The title of this post may seem so strange that some ID readers may be reading this comment just to find out exactly what this writer was imbibing over the Thanksgiving holiday. Republcan victories? What Republican victories?
For the record, I did indulge heavily during the holiday period in my two favorite beverages - pure ice tea and organic cherry juice - and no other liquid.
So why am I talking about Republican victories in this November's election, when the Democrats won a majority of the votes for the White House and both Houses of Congress? The answer lies at the state level.
Republicans now hold 30 governorships, the highest total since the 1920's. They also now have legislative super-majorities in a number of states, mainly in the South and the Great Plains, according an Associated Press November 25 article: One-party control of state legislatures is the highest since 1928.
Among the states in which the Democrats have no power to stop Republican controlled legislatures from passing any law they wish are Indiana and Oklahoma, where the Republicans have veto-proof super-majorities. Georgia may fall into the same category. Indeed, according to this article, half the states now have veto-proof majorities, up from 13 only four years ago. (Of course, some of these super-majorities are in Democratic-controlled states).
All but three states have one-party control of their legislatures, according to the same article. These include, of course, Republican-controlled states in the South and Midwest. What might one-party Republican rule at the state level mean for immigration? The answer is obvious.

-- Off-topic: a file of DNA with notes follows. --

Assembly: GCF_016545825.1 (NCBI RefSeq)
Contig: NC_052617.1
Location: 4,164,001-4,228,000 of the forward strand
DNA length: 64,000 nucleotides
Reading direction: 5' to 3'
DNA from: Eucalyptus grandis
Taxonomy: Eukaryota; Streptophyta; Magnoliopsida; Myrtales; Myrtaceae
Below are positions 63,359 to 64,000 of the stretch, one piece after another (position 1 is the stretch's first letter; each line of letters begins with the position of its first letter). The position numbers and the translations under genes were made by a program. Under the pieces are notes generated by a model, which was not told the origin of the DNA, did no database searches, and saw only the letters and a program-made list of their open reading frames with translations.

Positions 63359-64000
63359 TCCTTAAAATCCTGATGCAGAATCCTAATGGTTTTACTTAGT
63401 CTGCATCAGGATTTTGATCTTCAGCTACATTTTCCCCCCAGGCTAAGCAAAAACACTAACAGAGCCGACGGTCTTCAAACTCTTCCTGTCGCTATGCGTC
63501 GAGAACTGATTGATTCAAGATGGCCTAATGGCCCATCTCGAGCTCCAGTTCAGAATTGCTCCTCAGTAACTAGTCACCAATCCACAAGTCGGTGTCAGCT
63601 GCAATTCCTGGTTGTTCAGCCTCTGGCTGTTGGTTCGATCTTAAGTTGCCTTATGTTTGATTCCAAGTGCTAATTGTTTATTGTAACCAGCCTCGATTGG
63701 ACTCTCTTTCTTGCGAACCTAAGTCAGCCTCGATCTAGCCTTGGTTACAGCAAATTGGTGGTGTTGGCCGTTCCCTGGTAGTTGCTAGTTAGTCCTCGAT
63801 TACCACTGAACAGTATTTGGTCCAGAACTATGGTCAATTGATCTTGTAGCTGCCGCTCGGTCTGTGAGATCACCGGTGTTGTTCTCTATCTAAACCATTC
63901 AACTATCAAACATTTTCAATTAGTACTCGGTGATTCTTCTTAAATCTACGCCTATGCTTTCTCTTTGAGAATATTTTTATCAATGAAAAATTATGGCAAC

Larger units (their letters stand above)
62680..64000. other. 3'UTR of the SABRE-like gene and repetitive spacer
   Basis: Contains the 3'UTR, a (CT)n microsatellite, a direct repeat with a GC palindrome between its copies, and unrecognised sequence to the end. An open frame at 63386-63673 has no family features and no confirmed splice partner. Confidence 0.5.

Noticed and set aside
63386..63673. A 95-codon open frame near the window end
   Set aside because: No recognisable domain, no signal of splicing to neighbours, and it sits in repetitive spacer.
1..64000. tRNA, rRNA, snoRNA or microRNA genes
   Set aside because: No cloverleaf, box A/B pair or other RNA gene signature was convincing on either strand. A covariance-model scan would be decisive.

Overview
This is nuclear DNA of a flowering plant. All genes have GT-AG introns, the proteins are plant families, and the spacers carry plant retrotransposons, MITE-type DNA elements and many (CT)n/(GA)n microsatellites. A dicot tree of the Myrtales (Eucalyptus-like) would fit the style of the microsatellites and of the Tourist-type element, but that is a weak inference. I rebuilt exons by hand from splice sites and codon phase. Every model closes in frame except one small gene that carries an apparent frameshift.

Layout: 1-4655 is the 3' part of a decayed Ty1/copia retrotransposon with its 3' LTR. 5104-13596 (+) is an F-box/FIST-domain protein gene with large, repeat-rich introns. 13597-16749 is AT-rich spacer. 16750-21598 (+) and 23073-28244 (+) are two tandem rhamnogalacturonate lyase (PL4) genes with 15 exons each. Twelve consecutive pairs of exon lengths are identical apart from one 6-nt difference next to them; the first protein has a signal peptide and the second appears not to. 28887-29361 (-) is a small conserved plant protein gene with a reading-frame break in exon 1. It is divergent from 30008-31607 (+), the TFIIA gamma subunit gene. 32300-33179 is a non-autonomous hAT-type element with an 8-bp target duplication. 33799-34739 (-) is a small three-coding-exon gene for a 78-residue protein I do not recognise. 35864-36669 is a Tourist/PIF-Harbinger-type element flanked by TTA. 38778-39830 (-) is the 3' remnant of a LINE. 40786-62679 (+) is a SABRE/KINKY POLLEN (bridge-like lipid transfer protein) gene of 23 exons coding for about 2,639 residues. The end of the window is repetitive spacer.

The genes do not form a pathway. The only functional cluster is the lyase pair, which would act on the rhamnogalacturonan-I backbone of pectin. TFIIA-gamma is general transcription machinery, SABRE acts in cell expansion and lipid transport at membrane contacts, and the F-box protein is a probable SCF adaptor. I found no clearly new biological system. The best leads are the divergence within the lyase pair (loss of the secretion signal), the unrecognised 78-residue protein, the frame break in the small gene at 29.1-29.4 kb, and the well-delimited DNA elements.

At the national level, of course, the Republicans are talking about compromise and working with the Democrats on a realistic comprehensive immigration reform bill in order to try to woo back Latino voters. But in many states, Republicans are free to pass any imigration law they like, with no effective Democratic opposition.
What might some of those immigration laws look like? This is a question which Republican states such as Arizona, Alabama, South Carolina and Georgia have already answered. Therefore, it is not inconceivable that at the federal level we might see a liberalized CIR law enacted, while at the same time, even more states go down the road of racial profiling and terrorizing immigrant communities in pursuit of the far right wing Republican goal of "enforcement through attrition", a/k/a "self -deportation".
What can be done to avoid this type of a schizophrenic immigration policy, which could be aggravated even more by Republican judicial support for "states rights" over immigration enforcement, especially at the Supreme Court level, as we saw clear signs of in, for example, Justice Scalia's dissent in the Arizona immigration law case?
The only antidote would be a powerful re-affirmation and extension of federal preemption over all aspects of immigration enforcement in any CIR law. If an immigration reform bill does not make clear that the states are out of the business of immigration enforcement, period - no ands, ifs or buts - even the most enlightened federal CIR law may turn out to be meaningless.
Roger Algase is a graduate of Harvard College and Harvard Law School. He has been practicing business immigration law in New York City for more than 20 years